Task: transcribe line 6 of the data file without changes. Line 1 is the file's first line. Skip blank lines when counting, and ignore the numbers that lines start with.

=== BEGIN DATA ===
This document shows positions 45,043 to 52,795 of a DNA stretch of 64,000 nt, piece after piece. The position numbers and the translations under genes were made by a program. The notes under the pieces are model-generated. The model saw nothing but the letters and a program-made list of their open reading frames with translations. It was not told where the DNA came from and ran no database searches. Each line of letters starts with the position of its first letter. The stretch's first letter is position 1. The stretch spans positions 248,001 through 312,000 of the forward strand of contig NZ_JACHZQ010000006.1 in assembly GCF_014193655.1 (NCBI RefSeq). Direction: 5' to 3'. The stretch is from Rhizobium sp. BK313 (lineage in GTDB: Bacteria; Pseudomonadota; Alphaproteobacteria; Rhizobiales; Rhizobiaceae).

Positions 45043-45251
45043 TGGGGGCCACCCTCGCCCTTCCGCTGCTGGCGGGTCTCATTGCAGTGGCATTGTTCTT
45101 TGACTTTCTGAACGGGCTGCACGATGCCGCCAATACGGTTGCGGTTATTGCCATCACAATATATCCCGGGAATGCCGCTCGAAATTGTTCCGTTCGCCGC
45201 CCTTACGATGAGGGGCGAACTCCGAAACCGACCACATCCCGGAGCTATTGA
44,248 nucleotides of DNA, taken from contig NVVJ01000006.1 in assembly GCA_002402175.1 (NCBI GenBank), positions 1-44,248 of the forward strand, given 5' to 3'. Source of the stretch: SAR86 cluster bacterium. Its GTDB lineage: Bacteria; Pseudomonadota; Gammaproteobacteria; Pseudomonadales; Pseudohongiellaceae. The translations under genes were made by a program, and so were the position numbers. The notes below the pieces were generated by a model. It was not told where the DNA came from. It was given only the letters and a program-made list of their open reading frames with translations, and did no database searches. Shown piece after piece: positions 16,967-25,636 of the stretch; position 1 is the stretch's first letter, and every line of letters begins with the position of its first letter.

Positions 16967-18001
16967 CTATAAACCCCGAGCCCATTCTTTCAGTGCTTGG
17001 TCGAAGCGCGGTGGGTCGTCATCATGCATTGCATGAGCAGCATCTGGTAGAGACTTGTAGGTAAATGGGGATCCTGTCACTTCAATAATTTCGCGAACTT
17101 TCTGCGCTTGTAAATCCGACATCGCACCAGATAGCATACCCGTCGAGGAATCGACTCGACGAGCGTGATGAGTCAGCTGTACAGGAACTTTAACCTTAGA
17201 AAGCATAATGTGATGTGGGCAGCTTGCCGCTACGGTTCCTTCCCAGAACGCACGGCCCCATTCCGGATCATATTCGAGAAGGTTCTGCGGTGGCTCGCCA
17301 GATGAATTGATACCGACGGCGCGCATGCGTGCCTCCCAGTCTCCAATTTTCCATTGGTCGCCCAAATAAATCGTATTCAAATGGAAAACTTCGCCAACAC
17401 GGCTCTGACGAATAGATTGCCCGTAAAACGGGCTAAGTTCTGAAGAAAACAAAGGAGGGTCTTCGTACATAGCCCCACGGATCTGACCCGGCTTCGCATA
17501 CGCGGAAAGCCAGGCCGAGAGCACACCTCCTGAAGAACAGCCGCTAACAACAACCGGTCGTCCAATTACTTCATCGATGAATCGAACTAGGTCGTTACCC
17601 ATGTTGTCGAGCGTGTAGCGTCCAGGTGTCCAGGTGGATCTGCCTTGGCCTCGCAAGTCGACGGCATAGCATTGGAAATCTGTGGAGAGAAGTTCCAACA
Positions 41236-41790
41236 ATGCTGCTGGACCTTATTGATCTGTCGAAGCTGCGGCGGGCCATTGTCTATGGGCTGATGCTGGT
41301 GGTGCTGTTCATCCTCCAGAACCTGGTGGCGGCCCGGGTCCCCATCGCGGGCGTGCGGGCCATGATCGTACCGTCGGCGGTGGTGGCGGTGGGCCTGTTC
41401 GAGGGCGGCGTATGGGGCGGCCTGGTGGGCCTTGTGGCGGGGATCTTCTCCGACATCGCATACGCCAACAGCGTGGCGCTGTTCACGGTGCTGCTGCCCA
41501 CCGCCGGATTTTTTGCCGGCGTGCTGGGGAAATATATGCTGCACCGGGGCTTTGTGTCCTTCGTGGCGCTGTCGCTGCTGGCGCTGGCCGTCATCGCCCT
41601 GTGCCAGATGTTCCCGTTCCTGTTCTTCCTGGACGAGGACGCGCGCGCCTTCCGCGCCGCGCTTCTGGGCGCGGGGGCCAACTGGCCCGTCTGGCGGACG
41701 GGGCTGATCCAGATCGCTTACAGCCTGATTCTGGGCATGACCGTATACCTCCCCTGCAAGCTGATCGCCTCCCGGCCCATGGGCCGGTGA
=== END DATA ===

44,248 nucleotides of DNA, taken from contig NVVJ01000006.1 in assembly GCA_002402175.1 (NCBI GenBank), positions 1-44,248 of the forward strand, given 5' to 3'. Source of the stretch: SAR86 cluster bacterium. Its GTDB lineage: Bacteria; Pseudomonadota; Gammaproteobacteria; Pseudomonadales; Pseudohongiellaceae. The translations under genes were made by a program, and so were the position numbers. The notes below the pieces were generated by a model. It was not told where the DNA came from. It was given only the letters and a program-made list of their open reading frames with translations, and did no database searches. Shown piece after piece: positions 16,967-25,636 of the stretch; position 1 is the stretch's first letter, and every line of letters begins with the position of its first letter.